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This article is written by a student writer from the Her Campus at Brown chapter.

Halloween is my favorite time of year: candy, costumes, scary movies–spooky season’s got it all. In honor of Halloween, I always rewatch my favorite old horror movies like Nightmare on Elm Street and The Conjuring. Everyone loves a scary movie, and since October is also Mental Health Awareness Month, I thought it would be appropriate to talk about how horror movies can be a useful tool for coping with anxiety. The feeling most people get while watching scary movies is experienced daily by people with anxiety disorders. People with anxiety are in constant fight or flight mode, and watching horror movies can paradoxically relieve some of the physical and mental stress associated with the disorder. 

Anyone who has anxiety knows that many triggers occur at the subliminal level, which means you may not be able to pinpoint exactly which stimuli your brain is perceiving as a threat. This can make addressing these feelings extremely difficult. Watching a horror movie however, redirects that negative affect onto something that isn’t real. People with anxiety experience constant distress in everyday situations, and placing themselves in an environment which is appropriate for eliciting that type of reaction is remarkably calming. Being able to identify the origin of the feeling while being in a safe, controllable environment is a rare opportunity for relief and allows people with anxiety to, rather ironically, feel relaxed during scary movies.*

Finishing a horror movie also provides an immense sense of relief. When you’re able to relate to movie characters, you may feel as if you survived through the movie with them. Horror movies usually have satisfying endings and arriving at that resolution allows viewers to return to stable hormone levels and to physically relax. For people with anxiety, seeing a resolution signals to the brain that the threat has been removed. Contrastingly, concerns of real life are often much harder to resolve, and happy endings cannot usually be guaranteed. Making it through the gore of a horror movie is an accomplishment that provides moments of relief, which come rarely to people with anxiety.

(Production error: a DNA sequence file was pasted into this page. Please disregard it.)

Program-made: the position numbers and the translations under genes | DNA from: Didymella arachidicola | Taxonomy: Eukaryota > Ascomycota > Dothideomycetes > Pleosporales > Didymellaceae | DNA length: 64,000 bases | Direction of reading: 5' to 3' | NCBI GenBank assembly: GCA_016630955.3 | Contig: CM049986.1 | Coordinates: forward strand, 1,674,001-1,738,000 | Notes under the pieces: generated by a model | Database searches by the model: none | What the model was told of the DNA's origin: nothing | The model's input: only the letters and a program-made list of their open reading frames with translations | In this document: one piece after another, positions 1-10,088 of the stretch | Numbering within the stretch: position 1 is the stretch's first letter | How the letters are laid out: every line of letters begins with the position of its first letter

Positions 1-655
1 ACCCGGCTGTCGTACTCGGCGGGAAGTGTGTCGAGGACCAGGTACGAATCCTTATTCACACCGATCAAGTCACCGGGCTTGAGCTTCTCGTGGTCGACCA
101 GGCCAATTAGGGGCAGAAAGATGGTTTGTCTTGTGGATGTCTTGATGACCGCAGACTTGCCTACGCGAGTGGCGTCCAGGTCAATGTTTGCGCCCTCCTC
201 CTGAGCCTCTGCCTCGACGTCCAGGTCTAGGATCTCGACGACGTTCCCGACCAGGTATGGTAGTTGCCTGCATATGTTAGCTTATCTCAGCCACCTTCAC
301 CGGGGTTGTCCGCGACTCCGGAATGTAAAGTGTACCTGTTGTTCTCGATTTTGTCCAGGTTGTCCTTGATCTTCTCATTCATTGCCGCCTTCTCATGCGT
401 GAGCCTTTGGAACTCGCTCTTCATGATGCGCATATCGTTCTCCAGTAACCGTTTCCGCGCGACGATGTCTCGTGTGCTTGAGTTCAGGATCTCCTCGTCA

Horror movies essentially provide a form of escapism. They can be a great distraction from life’s more general woes. In fact, a correlation exists between horror movie stocks and times of economic recession or war. When societal anxieties are high, many people turn to horror movies as a diversion. Horror movies allow people to turn fear from uncontrollable, more abstract concepts into something they can make sense of.**

I recently have been dealing with anxiety attacks and this approach usually helps to calm me down; however, this might not be right for everyone. Everyone has different triggers and seeing violence elicits greater apprehension in some rather than others. There is no shame in recognizing the fact that horror is not your genre. 

While horror movies are in no way a cure for anxiety, they do have a strange paradoxical relationship with anxiety. Any source of relief, no matter how unorthodox, is a good thing. This Halloween, I will finally be getting around to watching IT: Chapter 2 and I could not be more excited. Happy Spooky Season!



** https://www.thejournal.ie/readme/column-when-the-economys-struggling-horror-moies-do-well-639123-Oct2012/

Erin is a junior at Brown University concentrating in Behavioral Decision Sciences.
Caleigh is the Co-Campus Correspondent of the Brown University chapter of Her Campus. She is in the class of 2021 studying History and French. She has previously held an internship position at Latina Magazine and worked as a social media editor for the Brown Daily Herald. She currently works as a digital marketing consultant for SiO Beauty. Caleigh grew up in New York City, where in her free time she explored neighborhoods looking for the best sushi and pizza, sharing her experiences through her food Instagram @food_overdudes.